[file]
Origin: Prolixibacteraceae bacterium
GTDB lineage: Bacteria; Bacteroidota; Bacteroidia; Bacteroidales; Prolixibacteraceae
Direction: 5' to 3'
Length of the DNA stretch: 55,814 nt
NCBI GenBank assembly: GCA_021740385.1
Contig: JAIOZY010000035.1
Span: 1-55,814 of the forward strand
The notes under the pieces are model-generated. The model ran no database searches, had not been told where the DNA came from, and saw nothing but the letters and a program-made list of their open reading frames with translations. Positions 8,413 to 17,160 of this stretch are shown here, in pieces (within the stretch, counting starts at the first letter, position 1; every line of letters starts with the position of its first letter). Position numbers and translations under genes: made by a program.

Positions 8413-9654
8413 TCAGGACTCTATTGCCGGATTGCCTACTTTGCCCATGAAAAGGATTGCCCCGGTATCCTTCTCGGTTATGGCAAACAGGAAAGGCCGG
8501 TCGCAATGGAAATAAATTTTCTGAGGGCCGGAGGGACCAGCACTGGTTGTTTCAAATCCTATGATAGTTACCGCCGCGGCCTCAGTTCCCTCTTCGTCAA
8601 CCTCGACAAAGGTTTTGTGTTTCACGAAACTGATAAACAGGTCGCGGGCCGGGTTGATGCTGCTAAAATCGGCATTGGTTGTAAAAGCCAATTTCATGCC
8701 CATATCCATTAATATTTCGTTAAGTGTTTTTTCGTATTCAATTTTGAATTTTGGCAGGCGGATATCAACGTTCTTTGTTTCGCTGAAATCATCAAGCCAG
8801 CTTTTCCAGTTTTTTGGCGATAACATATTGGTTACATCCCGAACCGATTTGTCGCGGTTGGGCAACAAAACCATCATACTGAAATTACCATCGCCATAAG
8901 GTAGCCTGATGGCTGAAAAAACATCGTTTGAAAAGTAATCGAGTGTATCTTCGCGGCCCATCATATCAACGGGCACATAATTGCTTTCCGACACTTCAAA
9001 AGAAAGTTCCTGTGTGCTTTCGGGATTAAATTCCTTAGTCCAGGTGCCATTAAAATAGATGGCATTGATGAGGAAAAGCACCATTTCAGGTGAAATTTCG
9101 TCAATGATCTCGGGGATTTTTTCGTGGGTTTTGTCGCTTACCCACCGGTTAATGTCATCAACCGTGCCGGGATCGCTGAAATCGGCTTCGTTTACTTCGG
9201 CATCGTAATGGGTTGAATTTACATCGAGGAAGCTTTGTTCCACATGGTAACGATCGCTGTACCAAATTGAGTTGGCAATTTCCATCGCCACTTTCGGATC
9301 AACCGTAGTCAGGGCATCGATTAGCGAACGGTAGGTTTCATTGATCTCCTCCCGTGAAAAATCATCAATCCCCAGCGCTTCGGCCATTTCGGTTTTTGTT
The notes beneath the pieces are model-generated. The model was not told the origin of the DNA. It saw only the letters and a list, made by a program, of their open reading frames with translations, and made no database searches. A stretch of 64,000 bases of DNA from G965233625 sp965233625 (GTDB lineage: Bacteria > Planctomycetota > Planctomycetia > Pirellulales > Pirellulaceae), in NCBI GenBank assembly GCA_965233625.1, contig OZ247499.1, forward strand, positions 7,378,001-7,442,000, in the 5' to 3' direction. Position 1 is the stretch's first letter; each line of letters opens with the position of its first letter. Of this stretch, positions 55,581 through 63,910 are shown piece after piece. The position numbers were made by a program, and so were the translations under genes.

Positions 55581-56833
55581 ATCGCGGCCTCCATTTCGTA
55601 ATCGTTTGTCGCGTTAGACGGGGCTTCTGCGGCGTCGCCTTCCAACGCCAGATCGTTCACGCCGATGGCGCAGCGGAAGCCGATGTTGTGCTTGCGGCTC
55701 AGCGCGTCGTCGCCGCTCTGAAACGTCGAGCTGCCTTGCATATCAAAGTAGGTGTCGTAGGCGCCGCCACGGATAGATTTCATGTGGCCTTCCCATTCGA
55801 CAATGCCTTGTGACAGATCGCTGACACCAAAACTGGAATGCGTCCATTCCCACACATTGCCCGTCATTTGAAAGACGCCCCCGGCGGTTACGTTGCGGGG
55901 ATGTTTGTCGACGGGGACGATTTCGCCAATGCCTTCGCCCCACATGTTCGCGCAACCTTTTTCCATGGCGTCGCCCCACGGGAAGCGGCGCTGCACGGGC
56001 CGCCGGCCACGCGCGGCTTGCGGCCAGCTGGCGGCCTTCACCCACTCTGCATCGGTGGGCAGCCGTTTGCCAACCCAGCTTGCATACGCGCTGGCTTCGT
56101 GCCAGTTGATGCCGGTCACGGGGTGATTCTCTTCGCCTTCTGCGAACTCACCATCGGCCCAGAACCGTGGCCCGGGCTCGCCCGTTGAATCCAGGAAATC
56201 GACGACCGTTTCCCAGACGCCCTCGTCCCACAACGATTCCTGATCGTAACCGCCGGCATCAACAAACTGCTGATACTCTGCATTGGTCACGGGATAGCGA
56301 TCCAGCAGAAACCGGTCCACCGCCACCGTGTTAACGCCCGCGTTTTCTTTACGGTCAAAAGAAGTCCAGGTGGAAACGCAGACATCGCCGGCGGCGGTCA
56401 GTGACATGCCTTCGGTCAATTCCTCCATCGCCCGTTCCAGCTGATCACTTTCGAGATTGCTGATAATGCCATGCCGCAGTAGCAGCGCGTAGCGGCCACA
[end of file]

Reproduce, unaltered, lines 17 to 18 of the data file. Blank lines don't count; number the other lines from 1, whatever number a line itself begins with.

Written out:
9101 TCAATGATCTCGGGGATTTTTTCGTGGGTTTTGTCGCTTACCCACCGGTTAATGTCATCAACCGTGCCGGGATCGCTGAAATCGGCTTCGTTTACTTCGG
9201 CATCGTAATGGGTTGAATTTACATCGAGGAAGCTTTGTTCCACATGGTAACGATCGCTGTACCAAATTGAGTTGGCAATTTCCATCGCCACTTTCGGATC